Approximately 89 percent of school-going children in India are out of classrooms. The digital divide has not only worsened uniform access to education but also widened gender disparity in education affecting girls’ education in the country. As per research conducted by the Malala fund projects, about 10 million secondary school girls could permanently quit education, and a chunk of these students is predicted to belong from India.
The report deduces how the four contributing factors—midday meal scheme, access to schools, economic liberalisation and policy priority– that had previously increased female literacy rate have now suffered a blow due to pandemic.
Midday meal scheme first introduced in 1995 aimed at reducing gender gaps in school education, expenses of schooling and malnutrition among school-going children. Economists Dreze and Kingdom has researched extensively on the probability of more girl children joining school to avail midday meal schemes which had reduced non-participation of girls in school education almost by 50 percent. Lockdown has given midday meals a toss although recently a few states have been directed to continue delivering midday meals.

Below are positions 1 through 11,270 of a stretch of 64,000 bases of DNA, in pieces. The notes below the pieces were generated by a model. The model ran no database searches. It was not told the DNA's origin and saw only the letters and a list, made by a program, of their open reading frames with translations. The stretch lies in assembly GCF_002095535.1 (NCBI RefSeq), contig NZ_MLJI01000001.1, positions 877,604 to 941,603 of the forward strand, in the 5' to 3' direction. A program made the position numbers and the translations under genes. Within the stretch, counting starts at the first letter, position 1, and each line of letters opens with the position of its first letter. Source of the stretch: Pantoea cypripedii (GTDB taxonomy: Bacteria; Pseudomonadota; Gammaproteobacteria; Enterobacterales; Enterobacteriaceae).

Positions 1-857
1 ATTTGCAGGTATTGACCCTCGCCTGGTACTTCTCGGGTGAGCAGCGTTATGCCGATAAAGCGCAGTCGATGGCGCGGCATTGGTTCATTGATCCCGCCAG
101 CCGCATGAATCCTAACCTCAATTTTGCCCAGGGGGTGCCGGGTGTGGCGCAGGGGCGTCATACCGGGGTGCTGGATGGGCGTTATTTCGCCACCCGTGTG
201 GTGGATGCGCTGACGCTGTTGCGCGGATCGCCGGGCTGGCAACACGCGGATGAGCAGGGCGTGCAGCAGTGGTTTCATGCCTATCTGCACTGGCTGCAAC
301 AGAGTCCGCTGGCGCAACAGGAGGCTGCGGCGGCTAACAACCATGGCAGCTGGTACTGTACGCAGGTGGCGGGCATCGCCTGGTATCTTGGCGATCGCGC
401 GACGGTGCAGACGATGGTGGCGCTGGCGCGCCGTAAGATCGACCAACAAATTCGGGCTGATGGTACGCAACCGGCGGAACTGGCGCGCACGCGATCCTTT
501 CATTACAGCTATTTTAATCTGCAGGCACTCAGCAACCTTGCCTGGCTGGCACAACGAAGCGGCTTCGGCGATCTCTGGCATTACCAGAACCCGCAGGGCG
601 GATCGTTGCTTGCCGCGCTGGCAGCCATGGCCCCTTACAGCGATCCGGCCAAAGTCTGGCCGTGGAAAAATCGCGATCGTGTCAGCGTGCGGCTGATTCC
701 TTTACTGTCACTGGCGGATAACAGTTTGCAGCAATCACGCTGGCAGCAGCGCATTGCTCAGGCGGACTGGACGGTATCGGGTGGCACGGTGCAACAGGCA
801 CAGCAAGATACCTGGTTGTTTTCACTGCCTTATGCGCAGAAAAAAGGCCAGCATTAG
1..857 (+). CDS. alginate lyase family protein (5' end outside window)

Absence of physical classrooms and the burgeoning of virtual ones have culminated in high school drop-out rates by girl students. Harvard Kennedy School has pointed out the inadequate technology at the disposal of Indian women. The study highlights how digital education and allocation of resources have the potential to become gender-biased unless due steps are taken by government.
COVID-19 lockdown and the subsequent financial crisis has jolted many families catapulting job loss among women and child labour. Albeit the central government is supporting women through the Jan Dhan Yojana scheme, allocation of funds for girls’ education is not uniform. The focus should be on skill development and subsequent investments in government schools.
Lastly, COVID-19 has led to a haphazard reshuffling of funds, therefore, weakening women’s education and skilling. Mitali Nikore, an economist from London School of Economics, believes the government needs to frame new guidelines on education keeping gender disparity into consideration.
Government, NGOs and community participation can alleviate poor funding and promote voluntary training in rural regions. Girls’ participation and class attendance need to be closely monitored by school authorities to prevent further disruption.